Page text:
Security & Fraud

For Chargebacks, A 50 bp Rule Of Thumb

Chargebacks can sink profits and reputations — and more often than not they’re tied to fraud. Once they hit 50 bps of transactions, says a new eBook by Kount, it’s time to dig deeper. Here’s why ignorance about chargebacks is anything but corporate bliss

In eCommerce, chargebacks are the silent killer of revenues, profits and, possibly the most damaging over the long term, reputation. The firm that is beset by fraudulent transactions must scramble to undo damage, while the company that is ever vigilant about fraud screening has a number of weapons in the arsenal against cyber-chicanery.

In a recent eBook titled “What You Don’t Know About Chargebacks…Can Hurt You,” Kount, the eCommerce and fraud detection company, noted that fraud is the No. 1 reason behind chargebacks, driven by fraudulent transactions themselves, customers claiming fraud, and what is known as friendly fraud. The costs are staggering as fraud causes $100 billion in annual losses, and to put that in perspective, that tally is more than the GDP logged by more than 100 countries globally. 

Kount posited in its eBook that there are six warning signs of fraud, and also of ineffective screening for fraud.

1)      Chargeback rates: If the rate of chargebacks exceeds 50 basis points, it’s time to dig deeper. That rule of thumb – and it’s only a rule of thumb – may help uncover nefarious trends at work. That 50 bps threshold may not hold given a firm’s individual risk tolerance or vertical, or digital presence, cautioned Kount.

2)      High decline rates: Kount stated that most online businesses in the U.S. will in fact live with a decline rate of 2.8 percent of transactions, while fraud rates stand at about 1 percent.  Logic dictates, then, that a lot of perfectly good orders are getting tossed by the wayside, and profits are being missed in the interim.

3)      Manual reviews: If they exceed 10 percent of orders, then time and money are being misspent and it is also likely that recurring fraud is a root cause.

4)      Refund Rates: Should not be more than 1 percent, according to Kount, and also represent the lesser of two evils, as a refund may in fact be less than the fees and penalties tied to chargebacks yet nonetheless have a (negative) financial impact.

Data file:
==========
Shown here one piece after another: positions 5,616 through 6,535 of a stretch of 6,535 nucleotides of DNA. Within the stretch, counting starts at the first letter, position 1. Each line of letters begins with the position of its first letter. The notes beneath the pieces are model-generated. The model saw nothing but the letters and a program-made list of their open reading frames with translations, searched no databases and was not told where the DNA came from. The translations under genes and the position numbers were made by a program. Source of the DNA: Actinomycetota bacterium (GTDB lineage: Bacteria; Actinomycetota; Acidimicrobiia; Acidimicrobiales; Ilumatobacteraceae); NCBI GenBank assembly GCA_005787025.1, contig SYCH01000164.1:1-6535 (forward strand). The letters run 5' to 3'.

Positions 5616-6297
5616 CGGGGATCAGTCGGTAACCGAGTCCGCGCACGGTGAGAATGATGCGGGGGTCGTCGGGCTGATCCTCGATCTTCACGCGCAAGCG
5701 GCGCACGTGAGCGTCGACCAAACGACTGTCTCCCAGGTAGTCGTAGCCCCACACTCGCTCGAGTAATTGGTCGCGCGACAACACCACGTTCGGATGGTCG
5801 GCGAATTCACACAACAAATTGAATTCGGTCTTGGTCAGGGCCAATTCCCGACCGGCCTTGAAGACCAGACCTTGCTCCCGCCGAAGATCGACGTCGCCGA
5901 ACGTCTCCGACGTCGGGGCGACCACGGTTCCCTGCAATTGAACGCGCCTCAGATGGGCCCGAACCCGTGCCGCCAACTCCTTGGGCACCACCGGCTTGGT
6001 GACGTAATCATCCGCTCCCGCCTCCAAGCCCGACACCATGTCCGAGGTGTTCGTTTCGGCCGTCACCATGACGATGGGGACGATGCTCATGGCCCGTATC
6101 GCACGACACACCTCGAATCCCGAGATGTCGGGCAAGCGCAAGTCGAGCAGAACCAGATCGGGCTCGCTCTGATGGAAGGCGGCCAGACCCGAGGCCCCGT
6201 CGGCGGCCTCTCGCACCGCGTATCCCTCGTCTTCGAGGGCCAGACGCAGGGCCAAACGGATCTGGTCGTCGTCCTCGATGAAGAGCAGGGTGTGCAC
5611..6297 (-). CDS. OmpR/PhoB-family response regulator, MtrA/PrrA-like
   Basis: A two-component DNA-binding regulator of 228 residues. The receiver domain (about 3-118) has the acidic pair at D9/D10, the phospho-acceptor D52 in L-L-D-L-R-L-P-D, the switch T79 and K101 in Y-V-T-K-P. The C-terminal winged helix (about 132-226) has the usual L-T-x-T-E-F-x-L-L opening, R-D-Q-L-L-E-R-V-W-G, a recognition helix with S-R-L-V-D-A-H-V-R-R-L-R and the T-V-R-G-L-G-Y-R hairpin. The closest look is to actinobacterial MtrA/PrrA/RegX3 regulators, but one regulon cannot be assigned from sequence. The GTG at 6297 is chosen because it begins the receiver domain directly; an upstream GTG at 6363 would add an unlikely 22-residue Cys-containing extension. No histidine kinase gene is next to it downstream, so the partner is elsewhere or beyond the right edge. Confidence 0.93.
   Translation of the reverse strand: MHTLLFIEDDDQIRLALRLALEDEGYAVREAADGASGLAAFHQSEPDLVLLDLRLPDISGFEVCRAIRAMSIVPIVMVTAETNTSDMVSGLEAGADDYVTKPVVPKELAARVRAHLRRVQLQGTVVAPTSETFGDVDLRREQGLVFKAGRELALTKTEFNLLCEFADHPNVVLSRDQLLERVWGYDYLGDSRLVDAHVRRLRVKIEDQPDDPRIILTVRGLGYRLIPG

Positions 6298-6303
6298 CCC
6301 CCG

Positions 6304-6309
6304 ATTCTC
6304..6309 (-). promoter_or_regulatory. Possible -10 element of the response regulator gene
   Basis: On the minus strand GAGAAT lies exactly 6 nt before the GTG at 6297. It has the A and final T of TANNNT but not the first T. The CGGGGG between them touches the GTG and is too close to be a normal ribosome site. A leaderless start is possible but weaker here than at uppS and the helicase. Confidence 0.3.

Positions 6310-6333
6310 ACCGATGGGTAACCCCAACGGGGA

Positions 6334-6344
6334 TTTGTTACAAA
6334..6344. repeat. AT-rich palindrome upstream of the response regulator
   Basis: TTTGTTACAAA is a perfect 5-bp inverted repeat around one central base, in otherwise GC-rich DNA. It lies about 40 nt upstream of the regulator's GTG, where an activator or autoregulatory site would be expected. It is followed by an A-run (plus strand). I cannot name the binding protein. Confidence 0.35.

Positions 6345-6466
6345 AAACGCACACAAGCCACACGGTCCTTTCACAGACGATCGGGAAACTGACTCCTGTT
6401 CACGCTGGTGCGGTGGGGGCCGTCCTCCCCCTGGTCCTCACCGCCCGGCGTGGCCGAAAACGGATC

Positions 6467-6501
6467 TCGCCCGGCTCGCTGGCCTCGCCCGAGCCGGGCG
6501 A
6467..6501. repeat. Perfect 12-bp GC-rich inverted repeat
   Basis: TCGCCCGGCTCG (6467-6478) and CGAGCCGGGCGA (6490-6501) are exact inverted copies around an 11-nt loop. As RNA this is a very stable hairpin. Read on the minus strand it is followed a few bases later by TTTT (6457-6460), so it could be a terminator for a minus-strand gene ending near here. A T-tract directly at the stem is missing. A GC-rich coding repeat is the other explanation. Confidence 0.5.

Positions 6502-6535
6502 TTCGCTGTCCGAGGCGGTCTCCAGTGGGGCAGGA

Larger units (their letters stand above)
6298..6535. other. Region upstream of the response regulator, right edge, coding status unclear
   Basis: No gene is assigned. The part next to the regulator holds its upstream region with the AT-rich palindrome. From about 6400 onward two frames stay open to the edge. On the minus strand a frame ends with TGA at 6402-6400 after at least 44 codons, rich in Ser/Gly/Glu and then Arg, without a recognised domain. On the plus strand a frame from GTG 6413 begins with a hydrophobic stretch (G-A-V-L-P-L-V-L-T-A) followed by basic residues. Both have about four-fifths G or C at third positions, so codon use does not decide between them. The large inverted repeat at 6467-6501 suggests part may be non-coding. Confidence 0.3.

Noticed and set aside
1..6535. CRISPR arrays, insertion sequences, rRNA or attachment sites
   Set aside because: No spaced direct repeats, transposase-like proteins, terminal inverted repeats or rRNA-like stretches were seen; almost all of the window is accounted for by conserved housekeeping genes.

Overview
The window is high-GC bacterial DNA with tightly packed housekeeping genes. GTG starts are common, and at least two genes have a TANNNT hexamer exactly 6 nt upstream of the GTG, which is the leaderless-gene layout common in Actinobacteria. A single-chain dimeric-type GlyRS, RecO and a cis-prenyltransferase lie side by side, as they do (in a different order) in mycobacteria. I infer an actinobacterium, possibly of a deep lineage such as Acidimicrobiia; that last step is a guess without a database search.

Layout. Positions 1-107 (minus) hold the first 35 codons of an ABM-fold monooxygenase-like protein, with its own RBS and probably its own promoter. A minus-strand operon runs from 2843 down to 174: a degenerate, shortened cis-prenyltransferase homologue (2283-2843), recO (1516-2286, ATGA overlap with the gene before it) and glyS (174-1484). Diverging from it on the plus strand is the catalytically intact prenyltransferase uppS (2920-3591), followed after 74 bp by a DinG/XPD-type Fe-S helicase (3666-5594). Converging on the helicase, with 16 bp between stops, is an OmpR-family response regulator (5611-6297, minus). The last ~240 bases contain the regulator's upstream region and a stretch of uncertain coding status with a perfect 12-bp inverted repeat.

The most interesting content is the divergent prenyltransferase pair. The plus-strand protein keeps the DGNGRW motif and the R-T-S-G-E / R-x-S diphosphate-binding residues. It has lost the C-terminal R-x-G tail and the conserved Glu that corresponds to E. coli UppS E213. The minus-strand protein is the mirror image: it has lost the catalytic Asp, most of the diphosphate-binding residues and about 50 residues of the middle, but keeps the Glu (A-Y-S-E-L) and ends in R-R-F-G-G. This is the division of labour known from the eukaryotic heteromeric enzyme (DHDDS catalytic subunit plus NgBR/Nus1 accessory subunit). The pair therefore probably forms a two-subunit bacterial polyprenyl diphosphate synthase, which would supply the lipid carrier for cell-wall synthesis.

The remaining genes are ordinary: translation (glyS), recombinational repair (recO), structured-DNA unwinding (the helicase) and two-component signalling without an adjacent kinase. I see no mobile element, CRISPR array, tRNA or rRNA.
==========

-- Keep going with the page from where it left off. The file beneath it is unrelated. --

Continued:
5)      Look to the Affiliates: A high turnover rate in the affiliate network dictates that there may be fraud at work, with criminal networks manipulating the system to generate fraudulent commissions.

6)      Though not necessarily fraudulent, shopping cart abandonment dictates that customers are impatient with the existing process – and if they see two charges on their statements, then the chargebacks are sure to follow.


Merchants typically don’t know they’ve been attacked until the attackers have been long gone. In fact a few months long gone, said Kount, with a long gestation of distorted numbers (and assumed profits) that in essence go down the rabbit hole and become transformed into losses and falling sales.

All is not lost, however, as Kount noted that there are five habits of successful fraud fighting:

1)      Dial in Profitable Chargeback Rates:  Kount noted that the “sweet spot” of a chargeback rate that is best suited to a firm is in fact an individual choice, and one that must take into account risk tolerance.

2)      Real-Time Data, an Invaluable Resource: Order processing is slow if third party providers are slow. Conversely, owning data and making decisions in milliseconds, said Kount, can make a world of difference in processing transactions correctly and directly.

3)      Integration between technology platforms and tools is essential for cross communication and thus, exponentially better protection against fraud.

4)      Fewer Rules, Better Rules: Many fraud prevention systems require 200 rules (or more) to function, while other systems, said Kount (noting its own 15 rule parameters), can be tailored to individual businesses.

5)      Machine learning and artificial intelligence can help delve into and detect fraud patterns, and in tandem with human oversight, only strengthens the fraud prevention programs in place at enterprises.


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The September 2020 Leveraging The Digital Banking Shift Study, PYMNTS examines consumers’ growing use of online and mobile tools to open and manage accounts as well as the factors that are paramount in building and maintaining trust in the current economic environment. The report is based on a survey of nearly 2,200 account-holding U.S. consumers.

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